The Importance of Progressive Overload for Muscle Growth

Progressive overload is a method that helps athletes overcome the situation of reaching a plateau. It combines a set of principles that push athletes to reach their maximum potential.

By Zander de la Rey
Edited by Tom Amitay

Published March 6, 2021.

Many people who train regularly are familiar with the experience of reaching a certain level that they can't seem to exceed. It can be quite frustrating because you need to keep improving in order to stay motivated.

Progressive overload is a method that helps athletes overcome the situation of reaching a plateau. It combines a set of principles that push athletes to reach their maximum potential. But before we discuss progressive overload, let's understand the processes our muscles go through when we train and also when we don't.

Muscle Atrophy and How to Avoid it

When you don't exercise, engage in physical activities, or live a sedentary lifestyle, you lose muscle mass. This process is called muscle atrophy, and it happens because the body breaks down muscle cells that aren't active.

When the human body is put under physical stress (stimulus), it responds. Whenever we train hard, we break down our muscles in the process, and our body responds to this training/stimulus by repairing the damaged cells and making the muscles stronger than before.

Adaptation

Adaptation is a process in which your body gets used to a level of training and stimulus. If you don't increase your training level, you will reach a plateau since your body's stress, and stimulus are no longer adequate to create the desired response.

Experts believe adaptation occurs after 12-16 weeks of going through the same exercise program. You can remedy this by using the progressive overload method to keep on making progress without reaching any plateaus.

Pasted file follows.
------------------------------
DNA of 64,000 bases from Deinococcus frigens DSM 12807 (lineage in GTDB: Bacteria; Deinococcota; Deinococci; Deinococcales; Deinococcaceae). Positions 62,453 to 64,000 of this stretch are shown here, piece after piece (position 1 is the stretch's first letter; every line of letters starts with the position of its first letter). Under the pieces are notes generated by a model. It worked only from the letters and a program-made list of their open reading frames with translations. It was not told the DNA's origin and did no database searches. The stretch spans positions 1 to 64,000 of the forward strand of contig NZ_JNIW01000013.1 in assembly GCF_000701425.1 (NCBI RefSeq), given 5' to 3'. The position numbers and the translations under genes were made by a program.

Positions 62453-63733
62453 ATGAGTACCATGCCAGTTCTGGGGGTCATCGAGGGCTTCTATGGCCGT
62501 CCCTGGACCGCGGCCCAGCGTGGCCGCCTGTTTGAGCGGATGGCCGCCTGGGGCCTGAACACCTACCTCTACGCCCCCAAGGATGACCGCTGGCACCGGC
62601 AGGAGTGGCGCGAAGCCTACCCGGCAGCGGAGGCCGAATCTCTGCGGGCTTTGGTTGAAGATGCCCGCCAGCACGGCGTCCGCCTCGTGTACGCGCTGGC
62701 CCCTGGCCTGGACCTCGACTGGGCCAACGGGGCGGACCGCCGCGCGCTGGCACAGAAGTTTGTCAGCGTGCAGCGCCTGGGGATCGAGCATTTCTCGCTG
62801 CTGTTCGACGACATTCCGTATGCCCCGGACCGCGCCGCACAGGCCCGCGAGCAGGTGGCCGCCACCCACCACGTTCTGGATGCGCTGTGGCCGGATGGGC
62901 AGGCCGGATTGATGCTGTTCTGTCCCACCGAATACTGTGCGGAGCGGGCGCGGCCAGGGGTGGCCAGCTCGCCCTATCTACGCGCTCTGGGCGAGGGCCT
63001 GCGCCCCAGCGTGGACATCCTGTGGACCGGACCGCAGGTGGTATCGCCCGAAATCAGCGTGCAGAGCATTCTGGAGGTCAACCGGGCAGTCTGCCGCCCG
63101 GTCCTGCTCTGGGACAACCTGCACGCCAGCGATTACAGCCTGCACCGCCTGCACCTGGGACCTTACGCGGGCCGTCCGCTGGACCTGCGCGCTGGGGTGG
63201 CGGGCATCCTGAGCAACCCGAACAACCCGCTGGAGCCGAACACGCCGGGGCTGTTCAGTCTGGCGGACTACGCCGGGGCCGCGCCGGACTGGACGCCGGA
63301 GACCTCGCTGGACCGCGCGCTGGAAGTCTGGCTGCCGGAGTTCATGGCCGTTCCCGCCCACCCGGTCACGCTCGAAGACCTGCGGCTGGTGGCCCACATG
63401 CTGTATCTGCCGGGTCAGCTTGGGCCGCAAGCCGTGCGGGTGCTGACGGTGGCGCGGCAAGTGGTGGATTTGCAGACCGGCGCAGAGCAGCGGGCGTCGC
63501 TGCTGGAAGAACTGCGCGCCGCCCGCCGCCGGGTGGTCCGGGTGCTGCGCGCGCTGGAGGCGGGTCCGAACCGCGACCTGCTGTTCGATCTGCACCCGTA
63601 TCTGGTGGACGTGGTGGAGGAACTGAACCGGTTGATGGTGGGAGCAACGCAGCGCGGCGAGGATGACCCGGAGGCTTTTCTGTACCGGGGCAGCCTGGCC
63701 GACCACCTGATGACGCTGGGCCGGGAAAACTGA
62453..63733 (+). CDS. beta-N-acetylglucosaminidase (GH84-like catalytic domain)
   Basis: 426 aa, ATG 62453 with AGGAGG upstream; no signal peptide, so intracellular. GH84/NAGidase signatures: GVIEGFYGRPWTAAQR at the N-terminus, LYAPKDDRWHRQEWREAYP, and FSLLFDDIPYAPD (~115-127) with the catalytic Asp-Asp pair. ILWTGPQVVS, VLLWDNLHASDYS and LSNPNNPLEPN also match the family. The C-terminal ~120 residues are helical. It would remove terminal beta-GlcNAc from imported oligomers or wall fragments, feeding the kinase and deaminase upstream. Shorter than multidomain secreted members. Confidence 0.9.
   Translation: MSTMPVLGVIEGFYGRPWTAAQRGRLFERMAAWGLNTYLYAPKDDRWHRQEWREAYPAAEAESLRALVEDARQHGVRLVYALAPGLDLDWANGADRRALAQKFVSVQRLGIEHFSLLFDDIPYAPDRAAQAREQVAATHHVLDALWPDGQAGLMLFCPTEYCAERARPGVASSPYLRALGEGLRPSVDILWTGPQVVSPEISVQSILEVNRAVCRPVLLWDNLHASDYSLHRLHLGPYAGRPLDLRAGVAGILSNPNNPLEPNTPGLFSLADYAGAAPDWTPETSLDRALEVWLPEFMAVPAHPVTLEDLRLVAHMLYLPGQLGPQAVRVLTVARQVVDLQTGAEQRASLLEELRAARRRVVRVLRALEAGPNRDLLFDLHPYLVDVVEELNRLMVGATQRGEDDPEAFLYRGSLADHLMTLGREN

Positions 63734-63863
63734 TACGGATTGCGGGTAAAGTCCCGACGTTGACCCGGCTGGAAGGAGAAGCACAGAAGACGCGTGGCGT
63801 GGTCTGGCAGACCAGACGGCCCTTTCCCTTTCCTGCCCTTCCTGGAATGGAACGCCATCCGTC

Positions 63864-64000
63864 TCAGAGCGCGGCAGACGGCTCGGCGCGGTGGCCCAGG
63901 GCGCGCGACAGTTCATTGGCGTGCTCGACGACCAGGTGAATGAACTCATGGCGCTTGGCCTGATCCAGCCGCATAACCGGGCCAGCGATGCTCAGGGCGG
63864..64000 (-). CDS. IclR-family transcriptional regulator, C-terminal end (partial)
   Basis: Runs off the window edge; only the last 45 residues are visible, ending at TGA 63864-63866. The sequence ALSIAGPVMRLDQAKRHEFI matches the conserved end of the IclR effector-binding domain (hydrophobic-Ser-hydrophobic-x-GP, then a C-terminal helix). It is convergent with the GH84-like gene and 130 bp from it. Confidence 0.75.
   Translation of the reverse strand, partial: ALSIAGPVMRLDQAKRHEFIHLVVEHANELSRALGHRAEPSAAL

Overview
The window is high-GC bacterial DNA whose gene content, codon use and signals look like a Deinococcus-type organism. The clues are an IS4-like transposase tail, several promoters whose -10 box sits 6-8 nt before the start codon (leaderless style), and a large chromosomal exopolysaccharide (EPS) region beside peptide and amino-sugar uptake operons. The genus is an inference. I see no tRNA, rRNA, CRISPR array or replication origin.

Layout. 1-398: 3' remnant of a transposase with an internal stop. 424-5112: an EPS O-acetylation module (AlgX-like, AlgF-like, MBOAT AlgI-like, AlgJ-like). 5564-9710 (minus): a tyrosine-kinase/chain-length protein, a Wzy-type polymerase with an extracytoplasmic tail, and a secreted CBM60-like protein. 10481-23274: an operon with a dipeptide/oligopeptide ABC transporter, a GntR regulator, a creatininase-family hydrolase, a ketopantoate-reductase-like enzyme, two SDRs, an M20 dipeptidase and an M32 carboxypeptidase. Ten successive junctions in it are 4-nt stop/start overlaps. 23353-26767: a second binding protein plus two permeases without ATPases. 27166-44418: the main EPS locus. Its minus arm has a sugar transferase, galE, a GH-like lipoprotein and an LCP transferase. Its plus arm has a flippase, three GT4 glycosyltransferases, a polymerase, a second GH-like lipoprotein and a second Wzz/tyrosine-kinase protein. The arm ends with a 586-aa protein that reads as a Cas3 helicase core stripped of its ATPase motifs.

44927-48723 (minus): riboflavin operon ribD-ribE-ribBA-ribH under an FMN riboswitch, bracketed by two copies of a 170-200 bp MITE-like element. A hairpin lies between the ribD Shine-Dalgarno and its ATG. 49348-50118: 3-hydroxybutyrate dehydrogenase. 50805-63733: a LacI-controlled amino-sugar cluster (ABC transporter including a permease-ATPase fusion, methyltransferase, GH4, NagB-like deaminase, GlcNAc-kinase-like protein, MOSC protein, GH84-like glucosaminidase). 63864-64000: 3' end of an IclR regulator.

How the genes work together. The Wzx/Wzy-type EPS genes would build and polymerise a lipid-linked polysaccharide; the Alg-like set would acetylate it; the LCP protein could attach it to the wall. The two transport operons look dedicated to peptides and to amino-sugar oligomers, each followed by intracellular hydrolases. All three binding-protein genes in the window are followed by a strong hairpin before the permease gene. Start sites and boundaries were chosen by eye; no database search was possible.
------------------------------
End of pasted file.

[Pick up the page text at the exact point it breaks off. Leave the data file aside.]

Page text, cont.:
Progressive Overload Explained

Progressive overload provides simple principles to improve training and avoid adaptation. I recommend using these techniques gradually and over time. Do not over-stress the body or use all the techniques at once:

  1. Frequency: Increasing the number of training sessions per week.
  2. Intensity: Using heavier weights on your next training session.
  3. Tension: Increasing the duration of repetitions of every exercise you do (Time under tension).
  4. Volume: More reps, more exercises, and even more sets in your next session.

Reach Your Full Potential and Avoid Injuries

If you implement these four simple principles in your training routine you'll soon experience a significant improvement. Even if you've been training for years and feel as if you've reached your maximum capacity, progressive overload can help you reach new heights and motivate you to train harder.

It is very important to mention that you must consult with a professional trainer to make sure that while you increase frequency, intensity, tension, and volume, you do so in a controlled manner, so that your body doesn't suffer unnecessary injuries.